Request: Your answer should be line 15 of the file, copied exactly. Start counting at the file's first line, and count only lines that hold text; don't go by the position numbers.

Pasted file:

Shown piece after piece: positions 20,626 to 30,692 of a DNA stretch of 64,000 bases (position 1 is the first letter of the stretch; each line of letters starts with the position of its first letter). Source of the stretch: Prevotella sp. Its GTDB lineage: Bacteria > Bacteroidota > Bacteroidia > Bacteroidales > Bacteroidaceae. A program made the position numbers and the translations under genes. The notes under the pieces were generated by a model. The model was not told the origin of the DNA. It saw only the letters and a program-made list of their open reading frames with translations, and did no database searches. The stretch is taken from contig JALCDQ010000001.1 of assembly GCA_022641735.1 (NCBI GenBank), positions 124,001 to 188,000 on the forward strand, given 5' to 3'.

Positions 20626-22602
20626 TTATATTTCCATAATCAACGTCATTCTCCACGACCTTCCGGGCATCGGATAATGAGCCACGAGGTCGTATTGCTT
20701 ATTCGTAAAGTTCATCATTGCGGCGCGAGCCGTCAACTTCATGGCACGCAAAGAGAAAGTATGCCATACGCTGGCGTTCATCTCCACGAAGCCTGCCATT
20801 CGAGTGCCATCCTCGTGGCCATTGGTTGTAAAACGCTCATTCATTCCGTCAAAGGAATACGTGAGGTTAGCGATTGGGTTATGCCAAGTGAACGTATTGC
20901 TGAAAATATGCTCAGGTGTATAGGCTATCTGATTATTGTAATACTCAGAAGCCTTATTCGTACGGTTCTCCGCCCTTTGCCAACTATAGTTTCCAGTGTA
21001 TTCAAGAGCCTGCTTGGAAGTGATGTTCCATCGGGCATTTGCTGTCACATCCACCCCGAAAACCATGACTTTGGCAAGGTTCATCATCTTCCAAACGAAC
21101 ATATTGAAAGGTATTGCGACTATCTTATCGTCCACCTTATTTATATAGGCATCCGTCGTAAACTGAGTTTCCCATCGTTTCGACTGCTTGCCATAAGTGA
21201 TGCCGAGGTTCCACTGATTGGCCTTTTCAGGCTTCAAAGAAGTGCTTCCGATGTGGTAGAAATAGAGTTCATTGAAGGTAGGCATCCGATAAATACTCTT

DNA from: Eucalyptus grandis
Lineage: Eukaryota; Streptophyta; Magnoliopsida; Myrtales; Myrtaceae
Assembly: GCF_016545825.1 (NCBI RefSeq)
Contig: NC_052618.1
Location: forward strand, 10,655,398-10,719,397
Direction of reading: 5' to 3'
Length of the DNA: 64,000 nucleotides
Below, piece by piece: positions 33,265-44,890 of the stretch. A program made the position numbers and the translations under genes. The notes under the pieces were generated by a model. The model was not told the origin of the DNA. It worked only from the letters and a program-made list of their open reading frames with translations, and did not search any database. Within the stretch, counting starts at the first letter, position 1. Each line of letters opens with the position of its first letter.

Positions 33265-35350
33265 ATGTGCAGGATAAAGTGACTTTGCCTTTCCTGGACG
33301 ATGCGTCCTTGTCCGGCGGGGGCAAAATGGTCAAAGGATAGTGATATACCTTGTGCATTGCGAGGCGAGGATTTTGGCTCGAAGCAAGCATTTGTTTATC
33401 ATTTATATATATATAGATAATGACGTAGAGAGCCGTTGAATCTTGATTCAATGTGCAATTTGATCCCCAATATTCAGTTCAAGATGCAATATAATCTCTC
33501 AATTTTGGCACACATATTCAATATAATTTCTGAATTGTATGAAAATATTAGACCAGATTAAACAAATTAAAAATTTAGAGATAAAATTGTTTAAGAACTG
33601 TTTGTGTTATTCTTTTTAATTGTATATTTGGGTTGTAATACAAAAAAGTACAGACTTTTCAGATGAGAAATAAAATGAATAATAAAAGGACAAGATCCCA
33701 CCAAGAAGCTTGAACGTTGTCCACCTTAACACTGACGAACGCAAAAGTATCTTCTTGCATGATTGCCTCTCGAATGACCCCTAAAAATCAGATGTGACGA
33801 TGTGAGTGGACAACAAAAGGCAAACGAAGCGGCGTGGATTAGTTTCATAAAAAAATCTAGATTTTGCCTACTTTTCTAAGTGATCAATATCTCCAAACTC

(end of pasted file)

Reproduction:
Direction of reading: 5' to 3'